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The first thing that strikes many about Amiri Baraka‘s poetry, most especially his later works, is that it carried the sharp tone of an oppressed, angry people. It wasn’t flowery prose full of lofty life affirmations. It was the product of the frustration typically used when writing from a critical stance of a society that seemingly crushed the hopes of Blacks in America. Along with Baraka’s written works were his speaking engagements and lectures, always peppered with the spirited speech of, as he liked to say, “Afro-American” revolution.


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Of course, historians will note that Baraka wasn’t always a fiery champion of African-American thought and that he changed political courses many times in his life. Others will criticize his often controversial views in an attempt to demonize him. In that way, he was no different than many of us trying to find a voice that best represented our lives, triumphs and struggles.

I came to Baraka’s work in my late teens, blessed to get a dog-eared copy of his book “Blues People” from a friend of my mother. I was thankful to have a parent who allowed my intellectual curiosity to be applied in discovering myself as a Black man, and that book was one of many that formed the foundation I stand on today. From there, I discovered Baraka’s poetry which then inspired me to write similar works of my own. The impact Baraka had on my life and many of peers was widespread, and it all began with the Black Arts Movement.

It was from that starting point where I began to dive in even further into his work, learning that he helped begin the Black Arts Movement (BAM) in Harlem in the 1960s. The significance of Baraka beginning this movement in Harlem is important, considering the Renaissance period happened decades prior and signaled a change in the African-American contribution to the arts.

During the time of BAM, Baraka (then known as LeRoi Jones) had found fame as a poet, music critic and playwright. Scholars note that around the mid-1960s, Baraka was considered one of the most respected writers of his generation. Yet despite his time on the beat poetry scene and cavorting with the likes of Jack Kerouac, Baraka saw a need for galvanizing his people and art being created solely from the experiences of Black folks. In his 1965 poem, “Black Art,” the line “we want poems that kill” began to signify what BAM would be come.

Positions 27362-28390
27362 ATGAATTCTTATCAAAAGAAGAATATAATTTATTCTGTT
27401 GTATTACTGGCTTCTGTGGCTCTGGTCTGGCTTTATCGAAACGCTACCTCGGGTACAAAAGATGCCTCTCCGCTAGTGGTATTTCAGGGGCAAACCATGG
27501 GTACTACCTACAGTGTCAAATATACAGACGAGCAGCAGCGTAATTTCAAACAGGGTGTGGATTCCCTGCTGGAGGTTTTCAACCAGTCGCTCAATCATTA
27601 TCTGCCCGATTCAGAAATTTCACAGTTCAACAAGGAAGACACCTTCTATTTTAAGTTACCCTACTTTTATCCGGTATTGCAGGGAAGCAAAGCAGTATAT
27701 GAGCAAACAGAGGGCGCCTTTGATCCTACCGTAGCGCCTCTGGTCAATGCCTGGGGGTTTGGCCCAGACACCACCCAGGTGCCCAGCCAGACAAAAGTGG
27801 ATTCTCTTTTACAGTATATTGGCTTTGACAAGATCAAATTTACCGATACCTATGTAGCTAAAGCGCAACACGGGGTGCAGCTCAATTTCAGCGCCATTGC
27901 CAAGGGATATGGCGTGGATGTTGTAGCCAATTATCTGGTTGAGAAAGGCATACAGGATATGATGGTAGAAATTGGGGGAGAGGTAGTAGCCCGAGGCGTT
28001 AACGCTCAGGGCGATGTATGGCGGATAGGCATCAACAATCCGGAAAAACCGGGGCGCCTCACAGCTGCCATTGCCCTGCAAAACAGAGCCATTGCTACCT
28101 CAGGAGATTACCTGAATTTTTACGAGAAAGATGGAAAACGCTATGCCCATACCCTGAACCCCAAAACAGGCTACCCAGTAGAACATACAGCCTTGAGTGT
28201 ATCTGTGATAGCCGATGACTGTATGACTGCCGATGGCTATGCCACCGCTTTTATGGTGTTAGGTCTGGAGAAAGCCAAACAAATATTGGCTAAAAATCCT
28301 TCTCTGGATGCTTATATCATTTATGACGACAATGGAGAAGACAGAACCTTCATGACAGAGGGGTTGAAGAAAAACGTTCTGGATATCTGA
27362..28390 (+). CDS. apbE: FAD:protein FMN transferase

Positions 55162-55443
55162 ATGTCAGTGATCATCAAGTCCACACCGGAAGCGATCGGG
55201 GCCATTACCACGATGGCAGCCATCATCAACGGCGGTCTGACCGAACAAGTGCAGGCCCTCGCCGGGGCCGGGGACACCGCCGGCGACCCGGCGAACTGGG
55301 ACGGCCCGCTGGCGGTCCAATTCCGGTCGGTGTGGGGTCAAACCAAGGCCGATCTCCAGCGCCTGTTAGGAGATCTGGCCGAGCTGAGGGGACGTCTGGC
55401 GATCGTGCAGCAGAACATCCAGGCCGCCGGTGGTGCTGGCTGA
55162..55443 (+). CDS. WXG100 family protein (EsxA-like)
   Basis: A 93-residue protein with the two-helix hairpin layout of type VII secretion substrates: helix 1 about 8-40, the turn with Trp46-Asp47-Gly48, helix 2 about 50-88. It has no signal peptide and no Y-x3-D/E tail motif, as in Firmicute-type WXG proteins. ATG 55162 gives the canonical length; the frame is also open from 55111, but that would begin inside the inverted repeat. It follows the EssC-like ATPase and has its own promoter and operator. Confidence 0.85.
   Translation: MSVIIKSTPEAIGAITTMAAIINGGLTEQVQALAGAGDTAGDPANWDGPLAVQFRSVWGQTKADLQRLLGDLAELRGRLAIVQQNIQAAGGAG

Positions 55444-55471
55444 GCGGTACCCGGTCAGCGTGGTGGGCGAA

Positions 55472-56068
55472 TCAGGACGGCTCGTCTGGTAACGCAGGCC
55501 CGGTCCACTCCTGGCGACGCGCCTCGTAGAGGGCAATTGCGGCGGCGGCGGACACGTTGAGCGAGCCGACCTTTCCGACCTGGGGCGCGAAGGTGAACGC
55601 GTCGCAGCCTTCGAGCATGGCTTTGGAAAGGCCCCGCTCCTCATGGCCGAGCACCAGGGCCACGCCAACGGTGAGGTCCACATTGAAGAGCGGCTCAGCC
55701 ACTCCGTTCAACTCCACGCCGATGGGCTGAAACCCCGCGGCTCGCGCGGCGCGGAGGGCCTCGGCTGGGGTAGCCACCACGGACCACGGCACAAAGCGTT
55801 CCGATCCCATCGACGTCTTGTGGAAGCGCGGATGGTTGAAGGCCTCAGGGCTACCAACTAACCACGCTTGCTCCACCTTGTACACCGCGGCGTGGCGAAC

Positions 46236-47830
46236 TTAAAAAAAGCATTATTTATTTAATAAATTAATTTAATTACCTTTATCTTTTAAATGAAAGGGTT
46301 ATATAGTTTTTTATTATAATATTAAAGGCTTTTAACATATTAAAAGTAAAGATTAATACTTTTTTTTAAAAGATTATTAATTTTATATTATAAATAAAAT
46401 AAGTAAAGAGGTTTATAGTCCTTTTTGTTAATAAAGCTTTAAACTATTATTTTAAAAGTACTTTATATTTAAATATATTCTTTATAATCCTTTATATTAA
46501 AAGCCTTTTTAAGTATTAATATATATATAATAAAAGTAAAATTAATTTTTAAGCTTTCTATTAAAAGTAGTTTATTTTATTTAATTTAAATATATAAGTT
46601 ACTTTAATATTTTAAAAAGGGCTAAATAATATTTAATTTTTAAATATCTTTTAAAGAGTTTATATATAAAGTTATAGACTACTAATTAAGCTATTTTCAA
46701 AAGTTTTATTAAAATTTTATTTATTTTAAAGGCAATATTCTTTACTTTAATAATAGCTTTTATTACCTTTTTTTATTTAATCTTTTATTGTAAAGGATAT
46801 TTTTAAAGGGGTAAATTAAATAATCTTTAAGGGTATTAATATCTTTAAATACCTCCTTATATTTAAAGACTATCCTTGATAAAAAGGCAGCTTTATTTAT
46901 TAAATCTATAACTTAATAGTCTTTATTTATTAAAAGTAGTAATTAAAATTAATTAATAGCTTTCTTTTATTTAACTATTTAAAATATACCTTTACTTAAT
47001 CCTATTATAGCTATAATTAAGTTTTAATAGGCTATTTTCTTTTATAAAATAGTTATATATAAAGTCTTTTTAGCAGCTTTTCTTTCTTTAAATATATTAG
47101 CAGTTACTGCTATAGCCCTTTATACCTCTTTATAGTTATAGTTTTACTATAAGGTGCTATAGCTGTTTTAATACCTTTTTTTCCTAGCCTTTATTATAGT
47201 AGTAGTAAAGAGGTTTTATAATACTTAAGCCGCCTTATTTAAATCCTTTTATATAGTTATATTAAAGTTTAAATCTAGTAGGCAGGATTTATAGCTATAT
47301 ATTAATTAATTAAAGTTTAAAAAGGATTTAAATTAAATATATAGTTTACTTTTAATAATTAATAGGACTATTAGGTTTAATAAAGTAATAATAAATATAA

Other powerful voices emerged from the formation of BAM, such as Nikki Giovanni, Sonia Sanchez, Maya Angelou, Hoyt Fuller, and David Henderson among many others. This collective of young Black writers offered a glimpse of Black America that was not typically afforded to many, sparking an evolution inside all that were involved including Baraka himself. While BAM only lasted about a decade, it helped bring about a deluge of quality work in both the literary world and theater. Black art became something to be revered and studied, instead of feared and misunderstood. Some would say that BAM is Baraka’s crowning achievement.

I would agree if it weren’t for my personal walks with Baraka’s poetry as I grew older. “The LeRoi Jones/Amiri Baraka Reader,” published in 1999, is definitely geared towards students who wish to study the works of Baraka, but I found something different in the book. It was the first time I was able to connect the growth of LeRoi Jones to Amiri Baraka, and really embracing the full scope of the man. I’ve always admired his ability to stick to his guns, even if I didn’t always side with him.  But I never wavered in my support of that bold and outspoken voice. His passion as a writer, activist and conduit of ideas was always inspiring to me and my peers.

In 1996, I was part of a small collective of spoken word artists and poets steeped in the tradition of Hip-Hop culture. We were at a local cafe that held workshops and events in Washington, not even a mile from Howard University where Baraka briefly attended. When news spread that he would be coming to check out some performances, a lot of us had our chests puffed out to impress him.

While I don’t recall everything that happened on that day almost 18 years ago, I never forgot how intentional he was in how he addressed us. I remember asking him what he thought of about the parallels of Hip-Hop music and the work of his time and he said something I’ve seen written in later interviews. He said, and I’m paraphrasing a bit, “It’s all music, young brother. Can’t over-think it, it just has to mean something in the end.” That’s all I needed to hear, and my brief brush with Baraka has stayed with me to this day.

Like many who saw him as an artistic father, I was worried to read that Baraka had fallen ill last month although it reported that he was on the mend. It saddens me deeply to realize that Baraka wouldn’t live to see the milestone of his 80th birthday later this year.

I know that Baraka fell out of favor with many considering his stances on homosexuality and his controversial 2004 book of poetry, “Somebody Blew Up America & Other Poems.” His will to remain unwavered from his pointed political views may have lost him support from the academic community of New Jersey and abroad; but what couldn’t be questioned was that he was strong in his convictions despite the threat to his professional standing.

If there’s anything that Black America can take from Amiri Baraka as we continue to honor his life and legacy is this: we should never be afraid of speaking freely from the center of our souls, despite the continued attempts of those whose sole aim is to silence us. That is what brother Baraka gave Black America and if we are to ever become greater, we would be wise to always remember that fact.

Rest In Powerful Peace, Amiri Baraka. Thank you for what you’ve left behind.